British banks handled vast sums of laundered Russian money
Britain’s high street banks processed nearly $740m from a vast money-laundering operation run by Russian criminals with links to the Russian government and the KGB, the Guardian can reveal.
HSBC, the Royal Bank of Scotland, Lloyds, Barclays and Coutts are among 17 banks based in the UK, or with branches here, that are facing questions over what they knew about the international scheme and why they did not turn away suspicious money transfers.
Documents seen by the Guardian show that at least $20bn appears to have been moved out of Russia during a four-year period between 2010 and 2014. The true figure could be $80bn, detectives believe.
One senior figure involved in the inquiry said the money from Russia was “obviously either stolen or with criminal origin”.
Investigators are still trying to identify some of the wealthy and politically influential Russians behind the operation, known as “the Global Laundromat”.
They estimate a group of about 500 people were involved. These include oligarchs, Moscow bankers, and figures working for or connected to the FSB, the successor spy agency to the KGB.
Igor Putin, the cousin of Russia’s president, Vladimir, sat on the board of a Moscow bank which held accounts involved in the fraud.
British-registered companies played a prominent role in this extensive money-laundering network. The real owners of most of the firms used in the scheme remain secret, however, because of the anonymity provided by controversial offshore laws.
The Global Laundromat banking records were obtained by the Organized Crime and Corruption Reporting Project (OCCRP) and Novaya Gazeta from sources who wish to remain anonymous. OCCRP shared the data with the Guardian and media partners in 32 countries.
The documents include details of about 70,000 banking transactions, including 1,920 that went through UK banks and 373 via US banks.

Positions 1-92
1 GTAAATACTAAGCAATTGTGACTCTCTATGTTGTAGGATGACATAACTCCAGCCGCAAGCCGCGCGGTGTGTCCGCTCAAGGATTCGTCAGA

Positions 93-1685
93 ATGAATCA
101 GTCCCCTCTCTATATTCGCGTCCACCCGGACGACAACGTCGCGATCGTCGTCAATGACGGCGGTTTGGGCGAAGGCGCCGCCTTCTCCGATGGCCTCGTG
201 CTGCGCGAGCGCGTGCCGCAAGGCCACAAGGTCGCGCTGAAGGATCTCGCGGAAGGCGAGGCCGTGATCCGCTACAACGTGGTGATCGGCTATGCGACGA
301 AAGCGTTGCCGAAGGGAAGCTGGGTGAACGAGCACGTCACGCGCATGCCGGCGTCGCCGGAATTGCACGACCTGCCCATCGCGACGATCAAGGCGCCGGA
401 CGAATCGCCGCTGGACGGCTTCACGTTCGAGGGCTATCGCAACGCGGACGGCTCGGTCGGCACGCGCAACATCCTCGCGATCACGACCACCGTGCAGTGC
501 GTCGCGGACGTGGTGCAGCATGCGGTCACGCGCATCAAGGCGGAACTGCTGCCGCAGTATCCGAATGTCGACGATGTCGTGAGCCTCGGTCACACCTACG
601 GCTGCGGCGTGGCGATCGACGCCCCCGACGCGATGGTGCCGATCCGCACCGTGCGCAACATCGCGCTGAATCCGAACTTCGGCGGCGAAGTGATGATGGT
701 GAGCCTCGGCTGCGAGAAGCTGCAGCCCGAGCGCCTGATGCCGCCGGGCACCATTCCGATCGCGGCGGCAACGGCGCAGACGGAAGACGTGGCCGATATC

The Laundromat — the biggest money-laundering operation yet uncovered in post-Soviet territory—was unusually well connected.
Some of the banks involved were linked to a relative of Russian President Vladimir Putin and a former Kremlin official.
Moldovan authorities say that in the past three years about US$ 20 billion was illegally moved out of Russia into the European Union. The money-laundering scheme involved 19 Russian banks, a bank in Moldova and a bank in Latvia. Using fake loans and contracts, money was sent from Russia to Moldova and then into Latvia. They system relied on Moldovan judges to legitimize the transfers. Moldovan investigators are looking at the role of the judges in the scheme.
Ruslan Milchenko knows all about how the system work. A fomer member of the Russian police, today he heads the anti-corruption agency Analitika and Bezopasnost (Analyses and Security). He said banks knowingly engage in this uniquely Russian banking service.
“Imagine that you have US$ 100 and its origin is doubtful. You just go to such a banker and tell him that you need this money somewhere in Hong Kong. If you don’t have a company or a bank account there, the banker will sell you one. … In a couple of days you receive 96 or 97 dollars, depending on the commission (charged) in Hong Kong, or any other place in the world. And you as the client will not know the route of your money – that is the money launderer’s job.” (see complete interview with Milchenko)
It is not clear what was known by the banks involved. Currently there is no investigation in Russia involving the banks used in the Laundromat system.
interesting story..involves a putin..this could also involve some levels of propaganda..
“The Laundromat — the biggest money-laundering operation yet uncovered in post-Soviet territory—was unusually well connected. Some of the banks involved were linked to a relative of Russian President Vladimir Putin and a former Kremlin official.”
and the banks..bastions of society..
“HSBC, the Royal Bank of Scotland, Lloyds, Barclays and Coutts are among 17 banks based in the UK, or with branches here, that are facing questions over what they knew about the international scheme and why they did not turn away suspicious money transfers.”
who will go to jail?